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Automotive Safety Technologies Trends In 2021 & Beyond

OEMs across the globe have been stepping up their value addition in terms of safety in their vehicles as Euro NCAP ratings have started to play a significant role in car buying decisions for consumers.

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Year 2020 has brought us unanticipated tough times for the automotive industry. While the pandemic took centre stage and created a volatile market situation, interestingly, it was also a remarkable year in terms of automotive trends. 

BS-VI norms came into effect from 01 April 2020 - a historic month with zero sales in the automotive industry. Globally, the automotive sector struggled to cope with the pandemic situation marred by a heavily disrupted supply chain and an all-time low sales, attacking the already unhealthy market situation. Despite the challenges, the automotive industry is on track with the transformation influenced by the megatrends - electric, connected and autonomous mobility. The transformation itself is a rest to a new and longer timeline.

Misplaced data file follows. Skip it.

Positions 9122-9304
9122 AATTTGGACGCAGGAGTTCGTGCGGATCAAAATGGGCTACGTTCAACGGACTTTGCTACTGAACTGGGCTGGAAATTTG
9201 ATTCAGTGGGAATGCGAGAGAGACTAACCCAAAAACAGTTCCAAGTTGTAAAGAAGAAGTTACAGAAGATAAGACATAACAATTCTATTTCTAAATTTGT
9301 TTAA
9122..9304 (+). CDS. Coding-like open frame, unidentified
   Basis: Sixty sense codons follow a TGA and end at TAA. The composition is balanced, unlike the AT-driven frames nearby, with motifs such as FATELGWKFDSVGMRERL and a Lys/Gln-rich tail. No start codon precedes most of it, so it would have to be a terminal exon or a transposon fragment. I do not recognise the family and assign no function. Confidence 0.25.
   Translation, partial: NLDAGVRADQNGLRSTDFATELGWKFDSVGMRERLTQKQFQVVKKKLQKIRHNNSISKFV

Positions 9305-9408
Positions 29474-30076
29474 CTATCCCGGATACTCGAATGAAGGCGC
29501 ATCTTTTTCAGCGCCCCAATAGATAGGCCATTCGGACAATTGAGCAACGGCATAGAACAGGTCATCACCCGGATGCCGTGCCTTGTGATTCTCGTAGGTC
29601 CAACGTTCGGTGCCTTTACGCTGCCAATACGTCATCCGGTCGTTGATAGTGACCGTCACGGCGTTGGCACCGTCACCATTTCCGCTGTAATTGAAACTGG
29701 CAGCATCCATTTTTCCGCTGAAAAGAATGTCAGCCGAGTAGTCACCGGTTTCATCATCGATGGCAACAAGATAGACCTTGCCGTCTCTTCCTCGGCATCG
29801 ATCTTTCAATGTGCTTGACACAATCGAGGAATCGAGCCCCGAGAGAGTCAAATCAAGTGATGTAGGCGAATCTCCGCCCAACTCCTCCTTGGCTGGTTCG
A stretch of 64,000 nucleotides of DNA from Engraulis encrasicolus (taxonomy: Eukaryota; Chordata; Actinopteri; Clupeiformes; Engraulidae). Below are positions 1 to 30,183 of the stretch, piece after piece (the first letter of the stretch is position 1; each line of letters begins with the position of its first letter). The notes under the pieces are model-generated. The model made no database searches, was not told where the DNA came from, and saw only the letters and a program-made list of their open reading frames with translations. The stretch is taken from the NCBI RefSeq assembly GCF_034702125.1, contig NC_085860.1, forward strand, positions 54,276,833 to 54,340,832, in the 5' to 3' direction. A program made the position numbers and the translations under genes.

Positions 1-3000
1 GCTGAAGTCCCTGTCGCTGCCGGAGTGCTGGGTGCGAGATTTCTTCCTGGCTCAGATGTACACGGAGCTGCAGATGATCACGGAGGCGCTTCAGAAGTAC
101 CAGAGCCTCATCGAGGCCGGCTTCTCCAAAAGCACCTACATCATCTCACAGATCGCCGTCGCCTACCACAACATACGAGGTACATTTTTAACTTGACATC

2020 was an aberration in some ways when we look at the overall trend in automotive. We veered away from the path of shared mobility as personal vehicles came into focus due to Covid-19. The sales figures for 2-wheelers and smaller cars over the last few months indicate that more people are looking to be independently mobile instead of shared mobility, which was the trend forecast before March 2020. 

The focus in 2021 will be on the implementation of CAFE (Corporate Average Fuel Efficiency) II norms, RDE (Real Driving Emissions), new motor vehicle rules, scrappage policy, safety regulations, continuing the trend of the last few years. 

OEMs across the globe have been stepping up their value addition in terms of safety in their vehicles as Euro NCAP ratings have started to play a significant role in car buying decisions for consumers. Safety related policies introduced in India in the recent past have ensured that features like anti-lock braking systems (ABS) and airbags are standard across car variants.